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Until Glory, Christian

Some of you may recall Christian Schmidt’s guest posts here a few months ago. Others of you may be readers of Christian’s blog. For those of you unacquainted with Christian, he was a godly man. Young … but godly. He fought and overcame cancer once, and it stayed away for a while, but it returned almost a year ago. This time Christian did not overcome cancer physically, but he definitely overcame it spiritually. Christian preached sermon after sermon on glorifying God in the midst of suffering, and he even preached other varied sermons, as well, in his last year alive. I heard two of those sermons, myself, and was greatly blessed by them. But this morning, Christian overcame cancer spiritually by “shuffling off this mortal coil,” by leaving this body of sinful flesh, and by being absent in body “to be present with the Lord.” Christian Schmidt is in heaven now, and I will greatly miss his encouragement and faith.

I messaged Christian last night, actually, and obviously he could not reply. His physical state degenerated suddenly and mortally in his last days, but before this fatal decline, Christian wrote a note on Facebook, exactly one week before he fell asleep to go be with his Lord. I encourage all of you to read that note in its entirety, here. For those of you without Facebook, I reprint his concluding paragraphs below:

At this point, I am ready for death. I’m actually afraid of getting healed because then all my hopes for heaven will have to wait several years. My body is in constant pain, which isn’t completely true because they have given me some pretty strong meds and I almost have no pain when I have a comfortable position, I can hardly breath, and these are just a few of my symptoms. It’s hard, sometimes nearly impossible, for me to get up, walk, and lay down. I can do almost nothing on my own, but my loving parents are there for me whenever I need something. I am almost eager to die because most mornings I seem to say, “I can’t do this anymore,” but God is there to lift me up and help me with all of my struggles because of his mercies are new everyday and He is our portion (Lamentations 3:23-24). I am now living the idea of “Live Weak” to the fullest expression (2 Corinthians 12:7-10). The more my weaknesses are displayed the more God is glorified.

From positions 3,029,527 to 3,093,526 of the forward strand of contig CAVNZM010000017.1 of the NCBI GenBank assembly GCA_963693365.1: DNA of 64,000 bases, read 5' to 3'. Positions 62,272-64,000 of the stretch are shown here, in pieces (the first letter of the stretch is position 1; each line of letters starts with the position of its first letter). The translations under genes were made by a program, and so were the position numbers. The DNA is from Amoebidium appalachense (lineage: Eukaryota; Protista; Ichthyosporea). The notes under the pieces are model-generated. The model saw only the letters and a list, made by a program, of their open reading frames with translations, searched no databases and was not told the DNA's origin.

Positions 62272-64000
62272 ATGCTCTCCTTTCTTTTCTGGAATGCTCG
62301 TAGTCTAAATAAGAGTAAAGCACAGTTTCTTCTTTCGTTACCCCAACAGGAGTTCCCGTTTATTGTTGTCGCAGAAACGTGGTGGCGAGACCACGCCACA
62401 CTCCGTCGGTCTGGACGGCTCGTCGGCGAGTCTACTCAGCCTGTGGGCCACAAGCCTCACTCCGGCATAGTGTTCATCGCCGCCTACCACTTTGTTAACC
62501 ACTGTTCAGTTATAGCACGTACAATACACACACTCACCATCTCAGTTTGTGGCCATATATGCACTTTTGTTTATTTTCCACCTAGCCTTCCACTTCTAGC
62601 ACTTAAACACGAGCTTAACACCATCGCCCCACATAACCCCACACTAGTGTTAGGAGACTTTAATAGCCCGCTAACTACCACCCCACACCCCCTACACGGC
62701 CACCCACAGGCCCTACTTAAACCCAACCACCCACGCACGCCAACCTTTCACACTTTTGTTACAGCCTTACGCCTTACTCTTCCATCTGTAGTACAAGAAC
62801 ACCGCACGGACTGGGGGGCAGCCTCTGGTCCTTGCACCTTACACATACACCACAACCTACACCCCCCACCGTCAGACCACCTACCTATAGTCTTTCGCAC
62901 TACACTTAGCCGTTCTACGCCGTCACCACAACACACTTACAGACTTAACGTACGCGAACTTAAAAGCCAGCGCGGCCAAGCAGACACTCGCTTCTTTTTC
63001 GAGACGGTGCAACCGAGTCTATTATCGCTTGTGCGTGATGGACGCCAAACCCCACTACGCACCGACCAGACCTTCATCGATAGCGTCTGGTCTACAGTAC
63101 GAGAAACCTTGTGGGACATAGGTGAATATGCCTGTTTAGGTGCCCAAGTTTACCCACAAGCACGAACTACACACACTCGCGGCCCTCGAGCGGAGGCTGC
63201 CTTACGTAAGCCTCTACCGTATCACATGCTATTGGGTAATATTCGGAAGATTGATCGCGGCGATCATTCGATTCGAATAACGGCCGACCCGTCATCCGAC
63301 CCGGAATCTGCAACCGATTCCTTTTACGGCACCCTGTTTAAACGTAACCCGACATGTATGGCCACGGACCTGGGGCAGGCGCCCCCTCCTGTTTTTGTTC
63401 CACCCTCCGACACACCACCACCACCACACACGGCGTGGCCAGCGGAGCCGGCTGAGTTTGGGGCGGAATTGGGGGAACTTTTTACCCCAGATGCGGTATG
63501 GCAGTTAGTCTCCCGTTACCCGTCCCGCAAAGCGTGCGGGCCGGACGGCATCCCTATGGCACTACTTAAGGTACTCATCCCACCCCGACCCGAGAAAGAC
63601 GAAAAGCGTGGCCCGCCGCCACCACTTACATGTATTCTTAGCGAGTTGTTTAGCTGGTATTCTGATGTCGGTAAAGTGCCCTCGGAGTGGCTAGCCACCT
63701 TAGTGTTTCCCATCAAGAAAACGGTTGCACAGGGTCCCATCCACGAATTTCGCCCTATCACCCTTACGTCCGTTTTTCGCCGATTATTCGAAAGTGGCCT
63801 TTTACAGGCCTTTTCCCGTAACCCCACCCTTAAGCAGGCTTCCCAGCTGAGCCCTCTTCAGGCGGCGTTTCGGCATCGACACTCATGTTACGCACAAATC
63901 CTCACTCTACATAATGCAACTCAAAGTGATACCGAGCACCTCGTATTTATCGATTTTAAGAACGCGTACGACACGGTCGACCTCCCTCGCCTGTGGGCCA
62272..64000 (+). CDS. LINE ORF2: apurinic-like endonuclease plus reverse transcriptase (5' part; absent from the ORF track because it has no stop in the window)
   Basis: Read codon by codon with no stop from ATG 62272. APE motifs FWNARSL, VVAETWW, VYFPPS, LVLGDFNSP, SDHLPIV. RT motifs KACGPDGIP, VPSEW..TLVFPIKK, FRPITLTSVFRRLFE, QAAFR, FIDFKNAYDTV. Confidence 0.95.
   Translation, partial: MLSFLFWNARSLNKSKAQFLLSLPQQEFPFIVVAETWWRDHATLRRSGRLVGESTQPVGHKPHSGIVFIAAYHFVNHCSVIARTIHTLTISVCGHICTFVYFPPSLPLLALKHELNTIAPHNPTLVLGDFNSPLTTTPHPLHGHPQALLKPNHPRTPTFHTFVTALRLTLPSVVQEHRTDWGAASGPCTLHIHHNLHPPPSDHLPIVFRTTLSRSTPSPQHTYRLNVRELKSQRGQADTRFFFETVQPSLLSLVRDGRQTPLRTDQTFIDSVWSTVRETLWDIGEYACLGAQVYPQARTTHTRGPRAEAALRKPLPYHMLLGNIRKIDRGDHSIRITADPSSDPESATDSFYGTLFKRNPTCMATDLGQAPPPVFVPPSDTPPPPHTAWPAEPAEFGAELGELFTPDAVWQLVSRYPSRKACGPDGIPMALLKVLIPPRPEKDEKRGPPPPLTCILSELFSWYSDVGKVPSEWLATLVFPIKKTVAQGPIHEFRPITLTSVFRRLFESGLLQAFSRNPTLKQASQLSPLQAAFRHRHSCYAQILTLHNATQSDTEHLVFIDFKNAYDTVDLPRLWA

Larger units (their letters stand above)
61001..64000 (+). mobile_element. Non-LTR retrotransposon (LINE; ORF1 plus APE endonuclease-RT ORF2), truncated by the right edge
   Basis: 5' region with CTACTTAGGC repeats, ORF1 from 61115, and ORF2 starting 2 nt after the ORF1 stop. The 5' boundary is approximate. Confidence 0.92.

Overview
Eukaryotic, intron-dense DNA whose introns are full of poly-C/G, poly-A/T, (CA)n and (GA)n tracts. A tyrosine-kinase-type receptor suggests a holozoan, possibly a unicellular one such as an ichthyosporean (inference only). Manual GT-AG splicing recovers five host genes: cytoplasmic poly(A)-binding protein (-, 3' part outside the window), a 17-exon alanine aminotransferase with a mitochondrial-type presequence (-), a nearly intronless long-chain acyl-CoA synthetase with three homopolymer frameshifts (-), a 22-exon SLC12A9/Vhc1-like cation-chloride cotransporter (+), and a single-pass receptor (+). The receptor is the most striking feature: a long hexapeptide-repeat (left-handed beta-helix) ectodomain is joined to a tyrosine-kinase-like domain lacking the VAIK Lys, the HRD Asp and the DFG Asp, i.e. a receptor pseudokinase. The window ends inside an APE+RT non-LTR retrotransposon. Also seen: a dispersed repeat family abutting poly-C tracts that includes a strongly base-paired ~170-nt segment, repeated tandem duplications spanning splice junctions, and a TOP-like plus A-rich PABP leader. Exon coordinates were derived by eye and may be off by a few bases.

The verse at the top [Colossians 1:28-29] has been really important these last few days. Verse 28 speaks of doing everything possible to present everyone mature in Christ. The next verse speaks of toiling to do this. Toiling is not just helping people here and there but using everything that God has given you to complete this task. For me, since I will be unable to do almost all physical activity, I will toil by writing, speaking, when I can, witness to everyone, which I don’t see too many people, but that could make it easier to focus on some more than others, and finally offering any kind of counseling and encouragement to whoever needs it. I may not always have the strength to do these things, but that didn’t stop many of the early missionaries that would grow sick on the mission field and lose their children and wives. They persisted on because it was not their strength, but God’s strength with them. Some may say that I don’t need to push myself too hard, but this is looking at my strength rather than seeing it as God who strengthens me, “with all his energy that he powerfully works within me.” Besides, if I push myself too hard, then I will get to go to heaven sooner. It is a win-win situation regardless of how you look at it. Praise be to His holy, righteous name. I rejoice that I have been chosen to suffer to for the glory of God.